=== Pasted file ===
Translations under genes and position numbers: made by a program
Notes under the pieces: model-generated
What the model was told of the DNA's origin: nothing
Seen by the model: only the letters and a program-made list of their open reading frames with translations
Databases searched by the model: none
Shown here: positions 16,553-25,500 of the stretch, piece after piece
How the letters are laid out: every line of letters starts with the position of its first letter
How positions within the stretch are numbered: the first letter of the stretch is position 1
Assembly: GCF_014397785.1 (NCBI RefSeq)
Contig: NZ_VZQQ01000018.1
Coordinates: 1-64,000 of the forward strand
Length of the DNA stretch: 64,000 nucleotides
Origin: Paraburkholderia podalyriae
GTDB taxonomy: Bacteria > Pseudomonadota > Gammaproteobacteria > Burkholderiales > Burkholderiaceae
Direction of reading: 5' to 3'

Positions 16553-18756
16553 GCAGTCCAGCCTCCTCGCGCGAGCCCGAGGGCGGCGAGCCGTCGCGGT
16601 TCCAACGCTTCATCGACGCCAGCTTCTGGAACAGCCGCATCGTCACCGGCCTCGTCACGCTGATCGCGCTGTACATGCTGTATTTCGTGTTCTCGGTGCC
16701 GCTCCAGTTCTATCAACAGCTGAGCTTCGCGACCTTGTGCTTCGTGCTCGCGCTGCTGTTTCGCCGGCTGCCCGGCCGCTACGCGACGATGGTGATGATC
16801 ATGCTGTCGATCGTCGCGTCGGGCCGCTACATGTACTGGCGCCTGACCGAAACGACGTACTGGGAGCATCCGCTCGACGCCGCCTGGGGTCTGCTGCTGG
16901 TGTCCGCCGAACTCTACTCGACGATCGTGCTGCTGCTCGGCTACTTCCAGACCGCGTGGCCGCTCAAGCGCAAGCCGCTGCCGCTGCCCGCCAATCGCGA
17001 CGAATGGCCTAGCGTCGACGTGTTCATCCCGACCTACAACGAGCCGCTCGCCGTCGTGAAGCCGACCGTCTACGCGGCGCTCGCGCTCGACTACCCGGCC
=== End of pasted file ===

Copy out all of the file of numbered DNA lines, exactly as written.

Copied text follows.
Translations under genes and position numbers: made by a program
Notes under the pieces: model-generated
What the model was told of the DNA's origin: nothing
Seen by the model: only the letters and a program-made list of their open reading frames with translations
Databases searched by the model: none
Shown here: positions 16,553-25,500 of the stretch, piece after piece
How the letters are laid out: every line of letters starts with the position of its first letter
How positions within the stretch are numbered: the first letter of the stretch is position 1
Assembly: GCF_014397785.1 (NCBI RefSeq)
Contig: NZ_VZQQ01000018.1
Coordinates: 1-64,000 of the forward strand
Length of the DNA stretch: 64,000 nucleotides
Origin: Paraburkholderia podalyriae
GTDB taxonomy: Bacteria > Pseudomonadota > Gammaproteobacteria > Burkholderiales > Burkholderiaceae
Direction of reading: 5' to 3'

Positions 16553-18756
16553 GCAGTCCAGCCTCCTCGCGCGAGCCCGAGGGCGGCGAGCCGTCGCGGT
16601 TCCAACGCTTCATCGACGCCAGCTTCTGGAACAGCCGCATCGTCACCGGCCTCGTCACGCTGATCGCGCTGTACATGCTGTATTTCGTGTTCTCGGTGCC
16701 GCTCCAGTTCTATCAACAGCTGAGCTTCGCGACCTTGTGCTTCGTGCTCGCGCTGCTGTTTCGCCGGCTGCCCGGCCGCTACGCGACGATGGTGATGATC
16801 ATGCTGTCGATCGTCGCGTCGGGCCGCTACATGTACTGGCGCCTGACCGAAACGACGTACTGGGAGCATCCGCTCGACGCCGCCTGGGGTCTGCTGCTGG
16901 TGTCCGCCGAACTCTACTCGACGATCGTGCTGCTGCTCGGCTACTTCCAGACCGCGTGGCCGCTCAAGCGCAAGCCGCTGCCGCTGCCCGCCAATCGCGA
17001 CGAATGGCCTAGCGTCGACGTGTTCATCCCGACCTACAACGAGCCGCTCGCCGTCGTGAAGCCGACCGTCTACGCGGCGCTCGCGCTCGACTACCCGGCC